The novelty items and promotional products market is interesting based on its sheer size alone. At $18.5 billion in the US, according to the Advertising Specialties Institute (ASI), that’s about $5 billion bigger than the wide-format digital graphics market in 2011. Smaller sign shops and start-up companies are entering the market for specialty printing services based on their access to devices such as the Roland LEF-12 and the Mimaki 3042 just to name a few. These systems are based on some of the same printing technologies that enable the signage and graphics market, but are configured to produce other applications such as novelty and promotional items. This includes items such as pens, mobile phone cases, jump drives, and other items that will lay relatively flat. The promotional products market is also poised to grow over the next few years and, like the wide-format digital print market, can be entered without an enormous capital expenditure to get started. The Roland and Mimaki devices identified cost around $30,000, but there are water-based and solvent-based solutions that cost even less. InfoTrends is forecasting a growth rate of 14.5 percent for this class of small digital flatbed printers.
The other interesting finding from that diversification chart shows that there is a lot of interest in textile-oriented markets in the interior décor segment, in the soft signage market, and in the garment printing business. The décor market is particularly interesting once again based solely on its size, valued at over $250 billion in the US alone. It is no wonder that many wide-format print service providers are investing in technologies that enable them to offer products and services to this huge market sector.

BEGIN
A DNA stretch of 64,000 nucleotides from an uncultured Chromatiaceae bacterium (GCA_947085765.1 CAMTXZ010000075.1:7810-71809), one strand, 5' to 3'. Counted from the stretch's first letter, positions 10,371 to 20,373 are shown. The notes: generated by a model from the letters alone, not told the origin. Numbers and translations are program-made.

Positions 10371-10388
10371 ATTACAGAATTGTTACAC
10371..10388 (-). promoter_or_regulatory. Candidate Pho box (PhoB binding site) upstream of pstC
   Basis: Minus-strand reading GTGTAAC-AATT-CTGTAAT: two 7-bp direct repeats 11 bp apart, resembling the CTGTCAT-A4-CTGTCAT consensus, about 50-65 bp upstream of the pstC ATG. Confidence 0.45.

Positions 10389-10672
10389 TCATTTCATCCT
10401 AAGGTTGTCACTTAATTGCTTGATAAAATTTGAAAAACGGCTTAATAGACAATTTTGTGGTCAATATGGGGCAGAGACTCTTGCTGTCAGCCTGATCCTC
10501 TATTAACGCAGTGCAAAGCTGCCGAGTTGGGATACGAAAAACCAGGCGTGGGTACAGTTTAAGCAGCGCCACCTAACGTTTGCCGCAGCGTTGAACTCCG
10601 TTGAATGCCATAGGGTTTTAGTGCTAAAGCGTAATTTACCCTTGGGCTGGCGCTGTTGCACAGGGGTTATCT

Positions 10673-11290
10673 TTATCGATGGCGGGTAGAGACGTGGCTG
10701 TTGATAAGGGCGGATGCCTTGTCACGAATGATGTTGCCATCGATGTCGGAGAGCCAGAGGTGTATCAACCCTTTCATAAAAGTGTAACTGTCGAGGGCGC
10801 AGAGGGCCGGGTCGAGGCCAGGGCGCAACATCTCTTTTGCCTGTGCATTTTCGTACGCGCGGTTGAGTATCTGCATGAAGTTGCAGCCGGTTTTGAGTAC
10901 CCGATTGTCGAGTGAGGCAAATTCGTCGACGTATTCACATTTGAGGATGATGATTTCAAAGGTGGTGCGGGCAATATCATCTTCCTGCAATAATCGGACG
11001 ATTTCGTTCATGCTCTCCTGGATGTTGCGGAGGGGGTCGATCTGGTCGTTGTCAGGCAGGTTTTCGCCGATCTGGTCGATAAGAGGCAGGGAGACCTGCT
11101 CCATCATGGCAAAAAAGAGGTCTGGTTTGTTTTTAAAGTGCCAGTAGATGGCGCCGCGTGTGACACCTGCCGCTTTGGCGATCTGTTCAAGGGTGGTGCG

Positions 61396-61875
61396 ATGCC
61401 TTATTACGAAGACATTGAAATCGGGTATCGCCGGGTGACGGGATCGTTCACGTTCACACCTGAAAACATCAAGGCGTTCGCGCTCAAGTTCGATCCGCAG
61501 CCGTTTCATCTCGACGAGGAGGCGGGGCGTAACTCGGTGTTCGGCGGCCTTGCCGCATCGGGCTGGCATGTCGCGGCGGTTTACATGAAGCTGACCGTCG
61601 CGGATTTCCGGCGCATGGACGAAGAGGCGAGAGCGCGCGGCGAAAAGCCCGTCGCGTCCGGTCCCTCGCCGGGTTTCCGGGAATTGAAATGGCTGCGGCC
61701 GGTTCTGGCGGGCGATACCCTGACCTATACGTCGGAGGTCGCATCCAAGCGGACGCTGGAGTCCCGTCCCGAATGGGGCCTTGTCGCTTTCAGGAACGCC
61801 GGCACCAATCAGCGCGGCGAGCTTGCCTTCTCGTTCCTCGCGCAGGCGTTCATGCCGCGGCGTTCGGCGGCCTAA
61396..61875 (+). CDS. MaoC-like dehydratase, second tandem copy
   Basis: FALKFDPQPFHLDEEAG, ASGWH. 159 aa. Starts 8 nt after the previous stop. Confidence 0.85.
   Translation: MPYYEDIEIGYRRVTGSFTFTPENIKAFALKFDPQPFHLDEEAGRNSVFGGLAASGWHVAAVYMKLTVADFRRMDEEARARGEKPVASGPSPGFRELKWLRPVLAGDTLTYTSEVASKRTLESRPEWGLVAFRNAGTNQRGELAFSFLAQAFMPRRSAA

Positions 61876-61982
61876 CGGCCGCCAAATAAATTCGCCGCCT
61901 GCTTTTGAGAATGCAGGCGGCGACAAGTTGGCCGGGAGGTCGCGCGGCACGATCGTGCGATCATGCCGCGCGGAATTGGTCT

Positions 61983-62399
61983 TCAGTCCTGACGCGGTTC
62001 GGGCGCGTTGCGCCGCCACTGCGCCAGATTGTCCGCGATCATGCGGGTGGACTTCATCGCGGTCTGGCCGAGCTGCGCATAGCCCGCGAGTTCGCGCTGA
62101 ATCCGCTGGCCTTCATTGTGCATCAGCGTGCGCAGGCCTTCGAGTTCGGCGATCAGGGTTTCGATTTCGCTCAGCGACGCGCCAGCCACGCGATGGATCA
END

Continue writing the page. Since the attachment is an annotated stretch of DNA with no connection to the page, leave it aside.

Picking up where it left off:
Part of the interest in finding new markets is driven by what has been and continues to happen in the wide-format digital graphics market, with big print service providers investing in very high capacity wide-format digital printing equipment, then lowering prices to drive volume through that equipment. Wide-format print buying customers place such a high value of price and the ability to meet short turnaround times that these high-capacity suppliers have some advantages over smaller wide-format shops that have been serving the wide-format market for many years. Smaller wide-format print shops are evolving in three ways in order to continue to survive and grow, and often in more than one of these ways. Finding niches where high-capacity suppliers are unlikely to compete is one of the best ways for small shops to prosper and avoid some of the commoditization that is happening in the wide format graphics business.